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Physical activity screening to recruit inactive randomized controlled trial participants: how much is too much?

  • Corneel Vandelanotte1Email author,
  • Robert Stanton2,
  • Amanda L. Rebar1,
  • Anetta K. Van Itallie1,
  • Cristina M. Caperchione3,
  • Mitch J. Duncan4,
  • Trevor N. Savage5,
  • Richard R. Rosenkranz6 and
  • Gregory S. Kolt5
Trials201516:446

https://doi.org/10.1186/s13063-015-0976-7

Received: 17 May 2015

Accepted: 25 September 2015

Published: 8 October 2015

Abstract

Screening physical activity levels is common in trials to increase physical activity in inactive populations. Commonly applied single-item screening tools might not always be effective in identifying those who are inactive. We applied the more extensive Active Australia Survey to identify inactive people among those who had initially been misclassified as too active using a single-item measure. Those enrolled after the Active Australia Survey screening had significantly higher physical activity levels at subsequent baseline assessment. Thus, more extensive screening measures might result in the inclusion of participants who would otherwise be excluded, possibly introducing unwanted bias.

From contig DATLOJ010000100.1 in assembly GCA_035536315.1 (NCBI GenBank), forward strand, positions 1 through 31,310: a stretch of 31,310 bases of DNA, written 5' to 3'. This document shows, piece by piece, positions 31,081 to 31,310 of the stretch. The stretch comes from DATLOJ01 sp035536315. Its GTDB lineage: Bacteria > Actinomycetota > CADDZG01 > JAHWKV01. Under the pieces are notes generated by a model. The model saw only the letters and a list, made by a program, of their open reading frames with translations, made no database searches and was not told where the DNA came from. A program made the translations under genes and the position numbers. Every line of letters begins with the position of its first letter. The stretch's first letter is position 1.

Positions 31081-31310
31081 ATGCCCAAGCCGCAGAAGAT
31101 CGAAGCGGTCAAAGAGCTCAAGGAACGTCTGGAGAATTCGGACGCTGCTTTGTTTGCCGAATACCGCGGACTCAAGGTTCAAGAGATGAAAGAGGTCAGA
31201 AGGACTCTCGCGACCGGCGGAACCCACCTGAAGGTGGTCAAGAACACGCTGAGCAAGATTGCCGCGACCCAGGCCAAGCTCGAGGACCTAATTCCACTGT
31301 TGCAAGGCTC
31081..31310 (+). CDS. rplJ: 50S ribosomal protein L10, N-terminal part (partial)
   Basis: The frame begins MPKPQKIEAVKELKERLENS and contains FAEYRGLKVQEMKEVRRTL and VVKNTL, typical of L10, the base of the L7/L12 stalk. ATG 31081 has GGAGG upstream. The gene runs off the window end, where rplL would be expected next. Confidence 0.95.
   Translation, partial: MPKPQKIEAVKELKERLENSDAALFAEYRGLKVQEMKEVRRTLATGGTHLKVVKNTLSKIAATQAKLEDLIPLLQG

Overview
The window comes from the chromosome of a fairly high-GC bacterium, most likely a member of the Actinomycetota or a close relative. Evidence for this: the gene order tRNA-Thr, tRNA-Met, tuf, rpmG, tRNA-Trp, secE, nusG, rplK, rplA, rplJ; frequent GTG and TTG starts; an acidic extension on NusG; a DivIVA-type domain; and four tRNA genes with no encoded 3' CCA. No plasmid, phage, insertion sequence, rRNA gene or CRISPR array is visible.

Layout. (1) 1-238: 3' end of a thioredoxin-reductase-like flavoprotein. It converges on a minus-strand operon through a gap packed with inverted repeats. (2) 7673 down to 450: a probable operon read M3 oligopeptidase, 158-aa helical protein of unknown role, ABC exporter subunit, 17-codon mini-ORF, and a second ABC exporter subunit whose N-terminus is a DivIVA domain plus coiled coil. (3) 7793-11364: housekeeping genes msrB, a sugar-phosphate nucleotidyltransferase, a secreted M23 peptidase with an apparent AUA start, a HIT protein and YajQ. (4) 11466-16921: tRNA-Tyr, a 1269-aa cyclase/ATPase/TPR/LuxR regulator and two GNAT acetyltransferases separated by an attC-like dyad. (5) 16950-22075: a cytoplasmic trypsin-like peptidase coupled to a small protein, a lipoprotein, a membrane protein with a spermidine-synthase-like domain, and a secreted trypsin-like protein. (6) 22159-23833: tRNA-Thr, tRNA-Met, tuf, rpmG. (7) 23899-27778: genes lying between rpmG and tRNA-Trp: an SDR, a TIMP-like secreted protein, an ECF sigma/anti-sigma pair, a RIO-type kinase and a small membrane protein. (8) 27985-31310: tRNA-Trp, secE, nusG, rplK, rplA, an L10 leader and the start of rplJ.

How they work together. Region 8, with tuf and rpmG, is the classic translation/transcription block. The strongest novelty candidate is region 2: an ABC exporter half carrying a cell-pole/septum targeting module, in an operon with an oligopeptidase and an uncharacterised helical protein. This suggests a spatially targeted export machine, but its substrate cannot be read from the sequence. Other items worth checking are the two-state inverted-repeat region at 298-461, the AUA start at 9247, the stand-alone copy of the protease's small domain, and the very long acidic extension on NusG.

Trial registration

Australian New Zealand Clinical Trials Registry, ACTRN12611000157976.

Keywords

measurement physical activity randomized controlled trial recruitment screening single-item study design study protocol

Findings

Long-term physical inactivity is associated with increased levels of chronic disease and reduced quality of life [1]. The majority of the population, however, does not engage in enough physical activity to gain optimum health benefits [2]. Randomized controlled trials are being conducted, to examine the effectiveness of interventions to increase physical activity. Many of these trials screen physical activity levels of potential study participants with the aim of only recruiting participants who are low-active [3].

Pre-randomization screening to enroll low-active participants might increase intervention effect sizes; which might necessitate a smaller study sample to demonstrate between-group differences [3]. People already meeting physical activity recommendations are often attracted to physical activity interventions, though they are typically not the target audience for these kinds of intervention, as there are fewer public health benefits in increasing activity in active people, especially when resources are limited [4]. Participants with low activity levels also have a greater capacity to increase activity levels and ceiling effects are less likely to occur; thus, the likelihood that the intervention will be successful in demonstrating its effectiveness is greater [5]. Finally, active people are known to be responsive to physical activity messages, even in the absence of an intervention to help them become more active. Therefore, to decrease the probability of the control group becoming more active (which would undermine study outcomes) recruiting a sample that is resistant to change in the absence of an intervention (i.e., inactive people) is beneficial [6].